If you’ve seen the movie Hot Fuzz, you might know that it’s set in a fictional UK town called Sandford.
In the film, the town is once again striving to win the title of “Village of the Year” which it regularly achieves due to the unorthodox efforts of the town’s residents to keep it crime-free.
When I travelled north from London to visit Kingston upon Hull, I was reminded of that little movie town (without all the cult stuff, of course). I found everyone in Hull to be very passionate about their little city, which has just been named the UK City of Culture in 2017.
What on earth is the UK City of Culture, you ask? Well, back in 2008, Liverpool was declared the European Capital of Culture. The area saw huge economic benefits as people flocked in to visit the city, and so the UK decided to establish their own city of culture title.
So far, only two cities have become the UK City of Culture. In 2013, Derry/Londonderry (in Northern Ireland) took the title, and Hull (which is in East Yorkshire) has claimed it most recently in 2017.
Seeing as I’d never heard of Hull before this trip, I wondered what had made it worthy of all this attention. Two days of exploring the city made it perfectly clear why everyone is raving about it – here’s some footage from my trip followed by a few reasons why Hull should be on your next UK trip itinerary!
Where I stayed:
I stayed at the Holiday Inn Hull Marina. This place is great for budget travellers, and the location is absolutely perfect as it sits right on the pretty marina and is only a 10 minute walk to anything in the city center. The rooms were fairly basic, but had everything I needed for a short trip. I’d definitely stay there again.
Hull is the only place in the UK with white telephone boxes
Telephone boxes in the UK are usually red, but not in Hull – it’s the only place in England that has white telephone boxes!
The reason for this is that the city used to have its own telephone network which was separate to the rest of the country. Most of the white boxes have disappeared now, but you can still spot a few scattered around the Old Town.
Hull has one of the best tour guides in the country
Almost every day, Paul Schofield takes walking tours around Hull’s Old Town from the Tourist Information Centre. Paul’s in-depth knowledge of Hull is one of the reasons that he has been nominated as one of Visit England’s Top 10 Tourism Superstars of 2017.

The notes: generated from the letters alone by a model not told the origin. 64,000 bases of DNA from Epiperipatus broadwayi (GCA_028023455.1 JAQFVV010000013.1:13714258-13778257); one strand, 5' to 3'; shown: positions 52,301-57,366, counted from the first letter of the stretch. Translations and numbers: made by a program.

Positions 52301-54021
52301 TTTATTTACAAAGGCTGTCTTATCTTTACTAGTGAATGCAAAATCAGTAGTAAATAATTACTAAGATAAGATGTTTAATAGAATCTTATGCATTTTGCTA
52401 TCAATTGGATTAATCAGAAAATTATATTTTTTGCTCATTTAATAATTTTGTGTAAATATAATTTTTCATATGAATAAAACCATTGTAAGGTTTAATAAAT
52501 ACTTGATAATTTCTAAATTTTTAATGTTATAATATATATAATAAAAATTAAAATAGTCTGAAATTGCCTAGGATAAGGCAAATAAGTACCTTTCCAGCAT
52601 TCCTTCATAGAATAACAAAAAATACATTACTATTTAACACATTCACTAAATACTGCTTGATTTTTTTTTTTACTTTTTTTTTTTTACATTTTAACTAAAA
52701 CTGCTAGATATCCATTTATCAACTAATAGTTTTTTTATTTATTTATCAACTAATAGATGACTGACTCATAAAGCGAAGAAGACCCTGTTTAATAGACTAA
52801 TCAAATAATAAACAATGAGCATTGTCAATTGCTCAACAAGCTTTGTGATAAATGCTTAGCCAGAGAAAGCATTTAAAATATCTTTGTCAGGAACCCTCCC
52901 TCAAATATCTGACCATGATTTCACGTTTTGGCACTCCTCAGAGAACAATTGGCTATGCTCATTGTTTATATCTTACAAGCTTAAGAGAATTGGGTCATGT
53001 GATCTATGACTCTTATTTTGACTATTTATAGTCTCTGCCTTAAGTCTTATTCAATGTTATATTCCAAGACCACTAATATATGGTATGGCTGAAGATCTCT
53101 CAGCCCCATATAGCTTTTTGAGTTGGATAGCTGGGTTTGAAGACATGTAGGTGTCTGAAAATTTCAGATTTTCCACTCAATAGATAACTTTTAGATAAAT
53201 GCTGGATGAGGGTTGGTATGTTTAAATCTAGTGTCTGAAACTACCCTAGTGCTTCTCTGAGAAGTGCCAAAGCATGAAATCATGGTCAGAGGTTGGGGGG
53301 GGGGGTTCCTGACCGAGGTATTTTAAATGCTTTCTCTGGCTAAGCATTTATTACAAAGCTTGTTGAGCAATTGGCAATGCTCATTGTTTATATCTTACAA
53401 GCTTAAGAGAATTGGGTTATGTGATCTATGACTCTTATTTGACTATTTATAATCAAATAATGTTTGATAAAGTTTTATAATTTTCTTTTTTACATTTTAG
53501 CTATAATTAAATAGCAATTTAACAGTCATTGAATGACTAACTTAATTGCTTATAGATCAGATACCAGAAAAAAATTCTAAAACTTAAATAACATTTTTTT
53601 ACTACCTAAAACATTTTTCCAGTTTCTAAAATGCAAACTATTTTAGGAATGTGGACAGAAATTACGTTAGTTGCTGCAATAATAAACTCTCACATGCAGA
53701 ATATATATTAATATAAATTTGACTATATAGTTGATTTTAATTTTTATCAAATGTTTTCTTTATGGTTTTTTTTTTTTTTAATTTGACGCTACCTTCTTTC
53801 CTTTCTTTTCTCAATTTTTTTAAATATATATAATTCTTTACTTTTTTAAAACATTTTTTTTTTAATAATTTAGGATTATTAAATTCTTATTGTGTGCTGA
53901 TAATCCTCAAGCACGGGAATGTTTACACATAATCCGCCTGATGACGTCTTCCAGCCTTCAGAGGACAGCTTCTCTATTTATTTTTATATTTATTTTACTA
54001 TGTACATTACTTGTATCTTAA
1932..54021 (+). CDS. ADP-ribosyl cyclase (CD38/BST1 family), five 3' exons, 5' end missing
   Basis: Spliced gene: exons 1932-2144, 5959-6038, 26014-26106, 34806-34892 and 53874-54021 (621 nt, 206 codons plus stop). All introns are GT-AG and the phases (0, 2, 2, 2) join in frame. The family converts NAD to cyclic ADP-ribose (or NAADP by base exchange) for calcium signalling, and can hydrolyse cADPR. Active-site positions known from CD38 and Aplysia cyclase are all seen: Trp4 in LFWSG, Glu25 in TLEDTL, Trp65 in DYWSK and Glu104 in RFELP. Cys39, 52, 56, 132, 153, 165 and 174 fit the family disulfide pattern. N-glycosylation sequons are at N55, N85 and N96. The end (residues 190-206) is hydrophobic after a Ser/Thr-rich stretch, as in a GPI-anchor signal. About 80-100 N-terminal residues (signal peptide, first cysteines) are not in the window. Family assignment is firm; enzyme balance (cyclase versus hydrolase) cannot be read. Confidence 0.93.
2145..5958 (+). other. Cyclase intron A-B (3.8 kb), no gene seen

I was lucky enough to take one of his tours, and even though the weather was awful, there were about 15 of us who braved the wind and rain to learn about Hull from this amazing guide. It was 100% worth it – Paul really does know how to show his little city in the best light.
Hull old town is both historic and photogenic
I had no idea that Hull would have such a pretty historic area! A large chunk of my time was spent walking through the Old Town with my camera pointed at all the pretty streets and buildings. And the best thing is, I had the whole place to myself – there was no need to wait for tourists to get out of the way before I took each photo.
Hull dates back to the 1100’s as a military port, fishing and whaling center, and trading hub. These days it acts as a major ferry port for travel between the UK and the European continent.
There are a few interesting hidden attractions to find in the Old Town, including the Fish Trail (a walking route with an A-Z of fish engraved in the pavement) and the smallest window in England. This sliver of glass is located on the exterior wall of the George Hotel, and beside it you’ll find a plaque on the wall commemorating it.
Hull Old Town also is also known for having a large number of pubs within close proximity. If you want to spend a day drinking pints in British pubs (who wouldn’t?), then start at the Lion and Key on High Street and pub-hop your way to the George Hotel, stopping in at Ye Olde Black Boy, William Hawkes, The Manchester Arms, and Ye Olde White Harte on the way.
Most of the museums in Hull are free!
Free museums? Yes please! I’m always tempted by destinations where I can see most of the attractions for little or no cost. In my 2 days of exploring, I managed to see the Streetlife Museum, Ferens Art Gallery, Humber Street Gallery, and Maritime Museum. I paid a grand total of zero pounds for all of these.
There is one museum in Hull which has an entry fee. The Deep is an aquarium and ocean learning center on the waterfront which costs only £12.50 for adults and £10.50 for kids. It’s hardly going to break the bank.
Hull also has some public art about the city, with more appearing as part of the UK City of Culture celebrations. When I was there, the poppies that had spewed out of the Tower of London in 2014 were being placed on the exterior of the Maritime Museum building on Queen Victoria Square. I’m positive that they will look spectacular once finished.
How I got there:
I took a train from London to Hull, which took just over 2 and a half hours. My tickets were purchased through the Trainline app which compares ticket prices within the UK and allows you to use mobile tickets to board. I honestly don’t know why every company doesn’t use mobile tickets yet, they make travel about 1000X easier.
*My trip to Hull was sponsored by Visit Britain + Hull 2017, who invited me to see how much of the city I could see on a small budget. I’m proud to be an honest and transparent blogger, so every opinion expressed on AGWT is a true review of my experience!
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